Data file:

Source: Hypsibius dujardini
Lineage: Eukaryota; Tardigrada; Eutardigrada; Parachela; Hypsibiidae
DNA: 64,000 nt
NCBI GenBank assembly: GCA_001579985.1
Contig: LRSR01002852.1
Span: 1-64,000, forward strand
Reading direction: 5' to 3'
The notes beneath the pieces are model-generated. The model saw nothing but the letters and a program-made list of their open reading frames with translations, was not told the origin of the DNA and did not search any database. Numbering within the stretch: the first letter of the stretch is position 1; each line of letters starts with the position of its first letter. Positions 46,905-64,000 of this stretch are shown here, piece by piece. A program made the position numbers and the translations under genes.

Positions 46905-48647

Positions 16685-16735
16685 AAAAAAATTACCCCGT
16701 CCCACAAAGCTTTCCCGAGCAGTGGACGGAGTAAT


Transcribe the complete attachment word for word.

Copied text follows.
Source: Hypsibius dujardini
Lineage: Eukaryota; Tardigrada; Eutardigrada; Parachela; Hypsibiidae
DNA: 64,000 nt
NCBI GenBank assembly: GCA_001579985.1
Contig: LRSR01002852.1
Span: 1-64,000, forward strand
Reading direction: 5' to 3'
The notes beneath the pieces are model-generated. The model saw nothing but the letters and a program-made list of their open reading frames with translations, was not told the origin of the DNA and did not search any database. Numbering within the stretch: the first letter of the stretch is position 1; each line of letters starts with the position of its first letter. Positions 46,905-64,000 of this stretch are shown here, piece by piece. A program made the position numbers and the translations under genes.

Positions 46905-48647

Positions 16685-16735
16685 AAAAAAATTACCCCGT
16701 CCCACAAAGCTTTCCCGAGCAGTGGACGGAGTAAT